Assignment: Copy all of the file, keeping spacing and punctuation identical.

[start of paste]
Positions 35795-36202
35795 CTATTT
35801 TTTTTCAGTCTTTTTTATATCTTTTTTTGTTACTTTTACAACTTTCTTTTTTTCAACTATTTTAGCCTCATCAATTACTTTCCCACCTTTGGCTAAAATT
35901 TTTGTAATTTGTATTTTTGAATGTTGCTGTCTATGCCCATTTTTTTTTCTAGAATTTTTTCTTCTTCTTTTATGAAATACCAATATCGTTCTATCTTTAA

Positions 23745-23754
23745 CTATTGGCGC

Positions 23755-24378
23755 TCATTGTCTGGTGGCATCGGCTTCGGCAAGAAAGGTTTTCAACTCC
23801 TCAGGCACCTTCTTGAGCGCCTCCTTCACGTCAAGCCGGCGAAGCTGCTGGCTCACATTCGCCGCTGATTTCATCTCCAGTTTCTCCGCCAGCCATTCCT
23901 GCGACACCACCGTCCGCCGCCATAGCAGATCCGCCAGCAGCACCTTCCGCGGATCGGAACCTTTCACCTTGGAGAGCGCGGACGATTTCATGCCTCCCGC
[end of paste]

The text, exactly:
Positions 35795-36202
35795 CTATTT
35801 TTTTTCAGTCTTTTTTATATCTTTTTTTGTTACTTTTACAACTTTCTTTTTTTCAACTATTTTAGCCTCATCAATTACTTTCCCACCTTTGGCTAAAATT
35901 TTTGTAATTTGTATTTTTGAATGTTGCTGTCTATGCCCATTTTTTTTTCTAGAATTTTTTCTTCTTCTTTTATGAAATACCAATATCGTTCTATCTTTAA

Positions 23745-23754
23745 CTATTGGCGC

Positions 23755-24378
23755 TCATTGTCTGGTGGCATCGGCTTCGGCAAGAAAGGTTTTCAACTCC
23801 TCAGGCACCTTCTTGAGCGCCTCCTTCACGTCAAGCCGGCGAAGCTGCTGGCTCACATTCGCCGCTGATTTCATCTCCAGTTTCTCCGCCAGCCATTCCT
23901 GCGACACCACCGTCCGCCGCCATAGCAGATCCGCCAGCAGCACCTTCCGCGGATCGGAACCTTTCACCTTGGAGAGCGCGGACGATTTCATGCCTCCCGC